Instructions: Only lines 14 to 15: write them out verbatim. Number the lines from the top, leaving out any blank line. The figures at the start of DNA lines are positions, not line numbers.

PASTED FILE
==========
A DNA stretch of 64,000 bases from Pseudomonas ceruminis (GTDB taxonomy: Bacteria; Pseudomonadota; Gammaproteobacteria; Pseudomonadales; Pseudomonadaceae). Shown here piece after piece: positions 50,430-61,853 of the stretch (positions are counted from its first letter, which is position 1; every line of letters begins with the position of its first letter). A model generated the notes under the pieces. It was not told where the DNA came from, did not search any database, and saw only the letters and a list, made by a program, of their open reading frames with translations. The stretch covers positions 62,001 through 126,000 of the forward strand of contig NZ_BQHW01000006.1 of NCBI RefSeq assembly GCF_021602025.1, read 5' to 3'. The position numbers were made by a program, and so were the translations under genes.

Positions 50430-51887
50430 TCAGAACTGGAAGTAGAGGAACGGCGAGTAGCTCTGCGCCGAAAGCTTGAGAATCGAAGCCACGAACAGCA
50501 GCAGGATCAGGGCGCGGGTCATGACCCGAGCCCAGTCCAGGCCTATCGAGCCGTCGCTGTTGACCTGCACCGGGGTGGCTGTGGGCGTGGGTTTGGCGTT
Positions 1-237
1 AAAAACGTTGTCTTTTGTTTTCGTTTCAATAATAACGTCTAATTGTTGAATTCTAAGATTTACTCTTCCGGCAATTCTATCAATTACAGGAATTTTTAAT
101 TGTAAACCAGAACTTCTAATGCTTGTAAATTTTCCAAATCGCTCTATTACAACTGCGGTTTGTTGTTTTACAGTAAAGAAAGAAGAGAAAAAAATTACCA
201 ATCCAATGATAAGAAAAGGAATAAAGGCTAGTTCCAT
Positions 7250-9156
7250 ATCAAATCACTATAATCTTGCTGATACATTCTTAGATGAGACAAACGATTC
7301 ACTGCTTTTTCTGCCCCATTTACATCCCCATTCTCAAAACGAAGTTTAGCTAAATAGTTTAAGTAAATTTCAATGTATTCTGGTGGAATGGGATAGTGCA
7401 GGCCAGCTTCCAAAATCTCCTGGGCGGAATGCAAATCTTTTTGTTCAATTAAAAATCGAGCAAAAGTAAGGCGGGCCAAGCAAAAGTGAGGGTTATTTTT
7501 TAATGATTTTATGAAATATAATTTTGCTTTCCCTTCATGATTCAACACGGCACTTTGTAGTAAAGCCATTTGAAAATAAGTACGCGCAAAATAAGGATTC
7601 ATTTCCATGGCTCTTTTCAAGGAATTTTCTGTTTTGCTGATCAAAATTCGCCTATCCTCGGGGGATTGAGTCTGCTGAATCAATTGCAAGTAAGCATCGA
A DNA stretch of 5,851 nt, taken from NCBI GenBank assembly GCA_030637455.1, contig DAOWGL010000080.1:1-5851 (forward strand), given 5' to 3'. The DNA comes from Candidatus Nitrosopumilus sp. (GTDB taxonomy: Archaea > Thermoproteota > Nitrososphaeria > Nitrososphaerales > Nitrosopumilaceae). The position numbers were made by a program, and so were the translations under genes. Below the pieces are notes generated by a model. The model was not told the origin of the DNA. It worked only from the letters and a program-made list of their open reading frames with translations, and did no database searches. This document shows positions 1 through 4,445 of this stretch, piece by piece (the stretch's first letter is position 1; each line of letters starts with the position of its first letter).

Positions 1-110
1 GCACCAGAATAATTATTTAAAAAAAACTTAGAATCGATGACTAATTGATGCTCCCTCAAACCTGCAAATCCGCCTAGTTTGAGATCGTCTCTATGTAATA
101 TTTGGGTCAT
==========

7601 ATTTCCATGGCTCTTTTCAAGGAATTTTCTGTTTTGCTGATCAAAATTCGCCTATCCTCGGGGGATTGAGTCTGCTGAATCAATTGCAAGTAAGCATCGA
A DNA stretch of 5,851 nt, taken from NCBI GenBank assembly GCA_030637455.1, contig DAOWGL010000080.1:1-5851 (forward strand), given 5' to 3'. The DNA comes from Candidatus Nitrosopumilus sp. (GTDB taxonomy: Archaea > Thermoproteota > Nitrososphaeria > Nitrososphaerales > Nitrosopumilaceae). The position numbers were made by a program, and so were the translations under genes. Below the pieces are notes generated by a model. The model was not told the origin of the DNA. It worked only from the letters and a program-made list of their open reading frames with translations, and did no database searches. This document shows positions 1 through 4,445 of this stretch, piece by piece (the stretch's first letter is position 1; each line of letters starts with the position of its first letter).